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The number of new titles appearing on store shelves each year has been on a steady decline since 2010, but one industry analyst says more and more indie games going physical could be the key to reversing the trend.
In a post for the NPD Group blog, NPD industry analyst Mat Piscatella explains that a significant decrease in physical game releases over the past five years has created an opportunity for developers to physically release smaller games and diversify both the genres and prices offered on store shelves.
2010 saw a total of 742 physical games released in the US on both portables and consoles. By 2015, this number had dropped significantly to a mere 230 titles.
Piscatella notes that the growing popularity of digital sales, along with the declining number of active game publishers, have created store shelves that are mostly filled with $60, triple-A action and shooter games.
This, he claims, created an opportunity for smaller games to step forward and offer in-store purchasing options that were more diverse, both in terms of genre and price. Games like Rocket League and Terraria that were previously digital-only releases started showing up at major game retailers.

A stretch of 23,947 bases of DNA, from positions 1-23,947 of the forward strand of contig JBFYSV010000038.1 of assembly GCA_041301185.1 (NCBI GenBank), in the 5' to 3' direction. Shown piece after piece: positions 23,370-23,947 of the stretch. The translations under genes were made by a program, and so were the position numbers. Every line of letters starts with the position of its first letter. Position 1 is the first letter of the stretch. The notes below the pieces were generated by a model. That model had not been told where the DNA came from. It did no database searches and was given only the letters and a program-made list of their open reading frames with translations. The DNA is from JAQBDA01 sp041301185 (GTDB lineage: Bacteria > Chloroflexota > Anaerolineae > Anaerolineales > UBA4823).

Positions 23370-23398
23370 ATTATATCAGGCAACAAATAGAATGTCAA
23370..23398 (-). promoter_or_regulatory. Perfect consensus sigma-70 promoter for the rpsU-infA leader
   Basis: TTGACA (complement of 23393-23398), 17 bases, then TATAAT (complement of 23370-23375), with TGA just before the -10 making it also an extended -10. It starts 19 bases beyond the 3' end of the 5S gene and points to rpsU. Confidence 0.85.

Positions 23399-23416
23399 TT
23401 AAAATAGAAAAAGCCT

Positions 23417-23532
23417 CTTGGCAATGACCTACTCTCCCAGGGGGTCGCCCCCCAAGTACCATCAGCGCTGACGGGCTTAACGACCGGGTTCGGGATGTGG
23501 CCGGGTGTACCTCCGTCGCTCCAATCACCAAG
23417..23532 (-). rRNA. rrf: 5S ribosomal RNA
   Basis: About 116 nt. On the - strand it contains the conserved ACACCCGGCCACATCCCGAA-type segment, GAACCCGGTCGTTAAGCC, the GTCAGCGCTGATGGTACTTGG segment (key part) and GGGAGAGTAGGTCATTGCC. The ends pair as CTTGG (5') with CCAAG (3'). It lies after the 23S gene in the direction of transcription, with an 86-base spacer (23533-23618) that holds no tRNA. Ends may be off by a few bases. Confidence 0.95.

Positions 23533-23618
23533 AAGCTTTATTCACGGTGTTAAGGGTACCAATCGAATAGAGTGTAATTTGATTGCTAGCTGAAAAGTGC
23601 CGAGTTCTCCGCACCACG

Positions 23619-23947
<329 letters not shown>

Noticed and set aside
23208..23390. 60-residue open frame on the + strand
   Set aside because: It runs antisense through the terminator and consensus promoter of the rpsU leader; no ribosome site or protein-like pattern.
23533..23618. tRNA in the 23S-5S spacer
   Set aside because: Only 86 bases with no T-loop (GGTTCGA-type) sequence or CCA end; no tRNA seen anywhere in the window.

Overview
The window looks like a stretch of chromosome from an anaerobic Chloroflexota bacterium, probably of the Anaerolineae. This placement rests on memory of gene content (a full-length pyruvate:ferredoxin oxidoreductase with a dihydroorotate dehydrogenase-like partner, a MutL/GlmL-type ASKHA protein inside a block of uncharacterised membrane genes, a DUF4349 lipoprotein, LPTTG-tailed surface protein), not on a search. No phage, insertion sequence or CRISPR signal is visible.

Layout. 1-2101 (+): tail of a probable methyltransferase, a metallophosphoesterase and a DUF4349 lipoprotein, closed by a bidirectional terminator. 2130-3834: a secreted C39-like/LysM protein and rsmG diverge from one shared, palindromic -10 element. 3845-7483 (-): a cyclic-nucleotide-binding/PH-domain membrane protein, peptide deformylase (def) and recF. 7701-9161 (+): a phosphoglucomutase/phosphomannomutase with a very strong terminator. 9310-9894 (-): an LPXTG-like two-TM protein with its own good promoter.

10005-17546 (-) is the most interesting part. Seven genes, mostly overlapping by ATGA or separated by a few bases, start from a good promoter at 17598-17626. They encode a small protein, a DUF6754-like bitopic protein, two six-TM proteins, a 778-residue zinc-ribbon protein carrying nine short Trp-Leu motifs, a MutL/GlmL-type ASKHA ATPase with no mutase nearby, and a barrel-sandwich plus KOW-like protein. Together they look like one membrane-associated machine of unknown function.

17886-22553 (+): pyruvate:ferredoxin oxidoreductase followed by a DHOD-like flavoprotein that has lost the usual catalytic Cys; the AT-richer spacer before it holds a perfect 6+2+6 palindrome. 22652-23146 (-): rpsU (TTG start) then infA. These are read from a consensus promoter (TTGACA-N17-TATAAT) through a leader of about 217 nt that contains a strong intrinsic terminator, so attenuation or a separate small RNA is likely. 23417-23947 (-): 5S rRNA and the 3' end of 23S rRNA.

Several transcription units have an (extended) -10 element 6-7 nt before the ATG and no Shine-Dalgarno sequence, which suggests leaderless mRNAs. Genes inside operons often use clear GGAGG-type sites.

GameStop’s own publishing efforts represent one example of this, as does the company’s partnership with IndieBox to physically release games like Nuclear Throne and Awesomenauts. Piscatella says efforts such as this have led to an increase in physical game releases during 2016 as 271 new cases hit store shelves.
It’s worth noting that one year of growth alone doesn’t necessarily indicate any sort of upward swing in physical game sales but Piscatella believes that more digital-only games showing up on store shelves could ultimately benefit sales of both indies and triple-A titles. For more from Piscatella on this topic, check out his full post for the NPD Group.